Maybank Investment Bank Research said in a report that the property developer is spearheading a new relatively untapped trend of affordable housing development which will provide steady bread-and-butter sales to the group and support its long-term growth. The research house noted that the land could turn out to be another highly successful

“Setia Alam” given S P Setia’s track record and expertise in developing townships.

Up north, Penang continues to draw attention.

Confidence in the state was summed up by Berjaya Group tycoon Tan Sri Vincent Tan. He said he was impressed with the level of cleanliness in Penang; the state has done very well economically over the past few years, having attained the highest level of investments in the country last year with RM12.2 billion.

Berjaya Land Bhd acquired 23ha of land in the famed Penang Turf Club area for RM459 million cash, or RM184 psf for a high-end residential property development.

The group said the project, with an estimated GDV of RM1.52 billion, will be a low-density, exclusive gated housing development comprising bungalows, semi-detached units and low-rise condominiums. The development will take five years to complete.

Not only is the Penang island property market red hot now, the same could also be said about the property market on the mainland, Seberang Perai.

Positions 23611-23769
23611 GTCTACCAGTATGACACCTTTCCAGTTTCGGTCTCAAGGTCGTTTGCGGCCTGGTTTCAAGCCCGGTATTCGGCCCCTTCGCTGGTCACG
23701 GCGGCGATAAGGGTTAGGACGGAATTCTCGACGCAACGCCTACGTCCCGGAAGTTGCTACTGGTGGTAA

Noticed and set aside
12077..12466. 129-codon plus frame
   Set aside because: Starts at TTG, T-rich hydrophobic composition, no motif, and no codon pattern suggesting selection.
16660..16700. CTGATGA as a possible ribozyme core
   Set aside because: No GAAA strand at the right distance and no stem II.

Other than Tambun Indah Land Bhd, which has firmly positioned itself on the mainland Penang property market after successfully building several notable townships such as Taman Tambun Indah, Juru Heights, Pearl Garden and Pearl Villas, Hua Yang is also making its foray into the market.

According to the group’s chief executive officer Ho Wen Yan, the group is currently scouting for landbanks on mainland Penang as well as in Kota Kinabalu, Sabah. He said that the group is going to raise RM100 million to fund landbank acquisitions in these two key markets.

“Penang is one of the high growth states in terms of economy and population. It is a target market for us to build affordable housing in the state. In Kota Kinabalu, we will look at building high-rise affordable residential property in the urban centres, whereas if it is outside the urban centre, it would be viable for us to build more landed properties,” he said